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Article
September 1979

Homosexuality in Perspective

Author Affiliations

Department of Psychiatry University of Iowa Hospitals and Clinics Iowa City, IA 52242

Arch Neurol. 1979;36(9):600. doi:10.1001/archneur.1979.00500450094029

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Abstract

This new report by Masters and Johnson lacks the drama that attended their rediscovery of the clitoris and their description of the sexual flush. The authors here describe their research into the physiology and psychology of homosexuality. It is not a particularly scholarly book, eg, their bibliography is not even relevant to the text, and when they note that the adrenogenital syndromes or Klinefelter's syndromes seem to be associated with a higher-than-expected incidence of homosexuality, they do not reference this.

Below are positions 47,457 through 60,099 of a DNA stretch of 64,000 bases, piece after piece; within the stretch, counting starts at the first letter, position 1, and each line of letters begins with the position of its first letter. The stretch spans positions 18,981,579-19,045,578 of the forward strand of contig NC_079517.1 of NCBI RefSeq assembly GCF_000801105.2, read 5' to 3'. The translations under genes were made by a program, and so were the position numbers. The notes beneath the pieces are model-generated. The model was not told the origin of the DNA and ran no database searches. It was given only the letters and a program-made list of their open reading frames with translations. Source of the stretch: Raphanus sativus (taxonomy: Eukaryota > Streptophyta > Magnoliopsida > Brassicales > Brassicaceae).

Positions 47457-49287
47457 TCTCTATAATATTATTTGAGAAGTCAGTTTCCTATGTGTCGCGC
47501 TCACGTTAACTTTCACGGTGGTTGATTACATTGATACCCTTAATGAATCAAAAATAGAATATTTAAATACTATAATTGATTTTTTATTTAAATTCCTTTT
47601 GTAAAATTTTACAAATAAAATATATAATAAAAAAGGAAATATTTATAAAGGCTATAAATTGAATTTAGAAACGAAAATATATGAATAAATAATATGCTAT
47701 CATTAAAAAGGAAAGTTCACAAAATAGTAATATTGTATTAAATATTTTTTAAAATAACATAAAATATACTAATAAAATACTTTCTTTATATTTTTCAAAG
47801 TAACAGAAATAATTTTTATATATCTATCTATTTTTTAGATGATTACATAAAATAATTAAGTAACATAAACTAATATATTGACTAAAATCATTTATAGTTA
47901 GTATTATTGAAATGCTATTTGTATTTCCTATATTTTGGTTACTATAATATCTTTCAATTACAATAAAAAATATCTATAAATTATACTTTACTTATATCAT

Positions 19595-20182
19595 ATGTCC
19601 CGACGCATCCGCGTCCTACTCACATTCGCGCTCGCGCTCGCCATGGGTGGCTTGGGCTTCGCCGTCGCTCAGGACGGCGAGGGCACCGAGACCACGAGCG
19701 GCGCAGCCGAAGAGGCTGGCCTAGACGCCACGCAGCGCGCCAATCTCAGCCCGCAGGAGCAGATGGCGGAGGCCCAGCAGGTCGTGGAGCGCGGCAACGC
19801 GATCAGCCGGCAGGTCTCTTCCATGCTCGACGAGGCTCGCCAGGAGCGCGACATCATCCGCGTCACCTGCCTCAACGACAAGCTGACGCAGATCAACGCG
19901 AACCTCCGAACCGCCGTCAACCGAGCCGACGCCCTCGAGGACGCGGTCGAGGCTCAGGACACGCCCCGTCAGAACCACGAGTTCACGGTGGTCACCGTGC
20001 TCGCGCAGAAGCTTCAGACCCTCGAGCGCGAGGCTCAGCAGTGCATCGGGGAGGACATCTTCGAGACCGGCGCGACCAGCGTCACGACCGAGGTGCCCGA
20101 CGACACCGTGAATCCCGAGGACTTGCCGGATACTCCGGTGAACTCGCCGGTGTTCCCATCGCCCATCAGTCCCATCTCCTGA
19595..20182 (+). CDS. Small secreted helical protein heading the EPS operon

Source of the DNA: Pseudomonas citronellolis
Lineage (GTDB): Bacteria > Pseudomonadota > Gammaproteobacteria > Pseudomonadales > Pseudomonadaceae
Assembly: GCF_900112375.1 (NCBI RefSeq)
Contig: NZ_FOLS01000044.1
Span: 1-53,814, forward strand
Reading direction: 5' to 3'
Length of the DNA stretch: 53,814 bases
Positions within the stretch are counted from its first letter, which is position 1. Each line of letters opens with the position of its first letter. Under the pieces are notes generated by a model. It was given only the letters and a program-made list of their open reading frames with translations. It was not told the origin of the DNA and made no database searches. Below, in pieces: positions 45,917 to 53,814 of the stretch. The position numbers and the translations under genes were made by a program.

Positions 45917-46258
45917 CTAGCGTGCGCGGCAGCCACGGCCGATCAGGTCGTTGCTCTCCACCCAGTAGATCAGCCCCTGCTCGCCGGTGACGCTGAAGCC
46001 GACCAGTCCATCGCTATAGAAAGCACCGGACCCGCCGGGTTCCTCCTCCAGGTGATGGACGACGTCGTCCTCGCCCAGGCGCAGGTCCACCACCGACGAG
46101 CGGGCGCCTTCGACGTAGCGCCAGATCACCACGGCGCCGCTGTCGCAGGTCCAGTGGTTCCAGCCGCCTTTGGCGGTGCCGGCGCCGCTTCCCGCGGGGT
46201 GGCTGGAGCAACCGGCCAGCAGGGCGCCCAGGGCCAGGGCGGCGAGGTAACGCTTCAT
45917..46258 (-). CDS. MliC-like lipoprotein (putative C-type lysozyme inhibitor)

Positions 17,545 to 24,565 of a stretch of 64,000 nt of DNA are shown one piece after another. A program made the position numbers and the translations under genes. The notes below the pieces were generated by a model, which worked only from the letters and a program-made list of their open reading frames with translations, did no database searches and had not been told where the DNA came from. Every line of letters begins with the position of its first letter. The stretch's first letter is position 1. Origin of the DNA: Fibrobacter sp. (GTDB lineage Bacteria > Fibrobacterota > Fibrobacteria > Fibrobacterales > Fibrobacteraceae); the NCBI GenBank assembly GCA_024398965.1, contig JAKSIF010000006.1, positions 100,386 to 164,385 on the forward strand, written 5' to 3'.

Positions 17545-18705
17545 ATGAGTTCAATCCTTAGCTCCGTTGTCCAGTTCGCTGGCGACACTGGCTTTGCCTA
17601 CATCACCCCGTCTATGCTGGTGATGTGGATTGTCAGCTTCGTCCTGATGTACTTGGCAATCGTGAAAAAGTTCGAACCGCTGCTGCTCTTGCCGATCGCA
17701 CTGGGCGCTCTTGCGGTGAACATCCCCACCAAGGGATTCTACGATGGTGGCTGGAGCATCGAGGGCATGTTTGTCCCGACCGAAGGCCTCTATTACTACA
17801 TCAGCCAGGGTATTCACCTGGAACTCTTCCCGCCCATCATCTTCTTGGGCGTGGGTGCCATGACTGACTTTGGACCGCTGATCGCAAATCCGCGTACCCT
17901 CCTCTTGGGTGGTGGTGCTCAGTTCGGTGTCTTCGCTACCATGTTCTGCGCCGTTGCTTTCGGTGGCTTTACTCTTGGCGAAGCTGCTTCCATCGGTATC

The authors show that the sexual physiology of homosexuals is similar to that of heterosexuals. This should not surprise us in that the anatomy is similar; and, anyway, the common denominator of sexuality is friction. Homosexual dysfunction (impotence, anorgasmia, etc) is presented as having much in common with heterosexual dysfunction. This is a significant finding.

The clinical investigation leaves much to be desired in that it is not systematic. There

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